As fire season ignites, Conifer Mountain Homeowners Association community is certified as a Firewise USA® Community

As fire season ignites, Conifer Mountain Homeowners Association community is certified as a Firewise USA® Community

Conifer Mountain HOA joins 1500 communities around the country preparing and protecting their homes against the threat of wildfire

Fire season has come early this year for Colorado’s mountain communities. We’ve watched the drought map expand all spring and elevated fire conditions will continue for many of us through this week. Conifer Mountain, nestled in Denver’s foothills, is a particularly fire-prone area of Jefferson County. However, it’s residents have worked tirelessly in preparation for the 2020 fire season resulting in the Conifer Mountain Homeowners Association (CMHOA) receiving the National Firewise USA® Program Certificate of Recognition for the fourth consecutive year.

Firewise communities work to raise individual homeowners’ awareness of the risks of wildfire and encourage property owners to take action, literally in their own backyards to mitigate the risk of wildland fire danger for themselves and their neighbors.

Just under 400 properties lie within the boundary of the CMHOA subdivision on Conifer Mountain. In 2019, almost a quarter of homeowners voluntarily took the initiative to create “defensible space” by clearing trees, brush and other flammable materials away from their homes, stacking it along their neighborhood roads. Through an Elk Creek Fire Protection District grant, trained personnel then cleared the piles of dead trees, limbs and other flammable material from homeowners’ property.

CMHOA held an informational meeting featuring speakers from Elk Creek Fire, Fire Adapted Bailey and a neighboring cluster of Firewise communities to kick off the voluntary initiative. The Emergency Management Coordinator from the Jefferson County Sheriff’s Office addressed the need for residents to prepare evacuation plans in case a wildfire situation occurs.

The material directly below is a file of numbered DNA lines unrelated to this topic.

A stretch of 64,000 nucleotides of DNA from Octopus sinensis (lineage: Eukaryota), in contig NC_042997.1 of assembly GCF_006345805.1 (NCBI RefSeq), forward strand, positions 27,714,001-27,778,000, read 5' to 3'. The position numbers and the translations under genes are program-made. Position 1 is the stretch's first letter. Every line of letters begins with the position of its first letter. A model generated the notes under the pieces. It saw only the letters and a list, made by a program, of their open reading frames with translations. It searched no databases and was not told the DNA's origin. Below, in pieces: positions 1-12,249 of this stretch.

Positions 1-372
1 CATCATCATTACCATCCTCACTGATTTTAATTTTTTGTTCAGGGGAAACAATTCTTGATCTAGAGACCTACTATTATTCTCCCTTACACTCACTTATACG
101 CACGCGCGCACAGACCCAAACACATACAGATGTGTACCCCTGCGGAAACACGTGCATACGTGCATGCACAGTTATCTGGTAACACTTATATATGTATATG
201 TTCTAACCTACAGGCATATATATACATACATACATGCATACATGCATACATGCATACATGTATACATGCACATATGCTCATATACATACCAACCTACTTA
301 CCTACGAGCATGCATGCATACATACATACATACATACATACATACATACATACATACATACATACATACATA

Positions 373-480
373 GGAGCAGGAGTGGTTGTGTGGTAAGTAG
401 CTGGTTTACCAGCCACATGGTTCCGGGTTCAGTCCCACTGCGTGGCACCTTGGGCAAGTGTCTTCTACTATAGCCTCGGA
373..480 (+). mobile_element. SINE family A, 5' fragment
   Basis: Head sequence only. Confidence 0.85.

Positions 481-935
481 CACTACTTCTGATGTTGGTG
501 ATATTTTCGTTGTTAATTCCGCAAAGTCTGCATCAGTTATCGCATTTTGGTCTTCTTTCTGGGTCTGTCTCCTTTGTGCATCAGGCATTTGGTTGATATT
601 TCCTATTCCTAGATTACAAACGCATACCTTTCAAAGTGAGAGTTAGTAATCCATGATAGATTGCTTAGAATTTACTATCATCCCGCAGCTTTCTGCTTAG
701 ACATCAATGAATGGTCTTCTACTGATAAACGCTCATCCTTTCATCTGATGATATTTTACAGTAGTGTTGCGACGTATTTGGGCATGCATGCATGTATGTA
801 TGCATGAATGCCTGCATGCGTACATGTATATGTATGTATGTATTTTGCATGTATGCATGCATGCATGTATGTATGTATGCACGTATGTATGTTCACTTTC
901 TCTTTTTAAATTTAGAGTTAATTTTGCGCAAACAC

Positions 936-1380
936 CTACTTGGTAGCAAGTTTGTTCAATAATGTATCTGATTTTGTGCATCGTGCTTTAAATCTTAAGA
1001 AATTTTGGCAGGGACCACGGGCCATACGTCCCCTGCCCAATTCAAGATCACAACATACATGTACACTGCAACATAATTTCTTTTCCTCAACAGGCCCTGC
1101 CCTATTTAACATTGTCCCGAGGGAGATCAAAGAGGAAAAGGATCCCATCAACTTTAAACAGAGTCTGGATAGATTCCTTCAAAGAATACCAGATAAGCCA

According to the National Fire Protection Agency (NFPA) most homes catch fire during a wildfire because of small embers that are blown by the wind a mile or more ahead of the main wildfire.  CMHOA provided information on the following actions residents can take to “ember-harden” their homes and structures to help minimize this risk as well:

  • Use ignition-resistant building materials on roofs, walls, decks and patios
  • Clean roofs and gutters of dead leaves, debris, and pine needles that could catch embers
  • Replace or repair any loose or missing shingles or roof tiles to prevent ember penetration
  • Reduce embers that could pass through vents in the eaves by installing 1/8 inch metal mesh screening
  • Clean debris from exterior attic vents and install 1/8 inch metal mesh screening to reduce opportunities for embers to alight
  • Repair or replace damaged or loose window screens and any broken windows 
  • Screen or box-in areas below patios and decks with wire mesh to prevent debris and combustible materials from accumulating
  • Move any flammable material away from wall exteriors – mulch, flammable plants, leaves and needles, firewood piles – anything that can burn
  • Remove anything stored underneath decks or porches

If you would like to learn more about CMHOA’s Firewise USA® Certification contact Eileen McGinnity at 720.496.7811. Information on the Elk Creek Fire Protection District Chipping program, including how to sign up for “curbside” chipping in 2020, is available at


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25587 Conifer Road, Suite 105-606
Conifer, Colorado 80433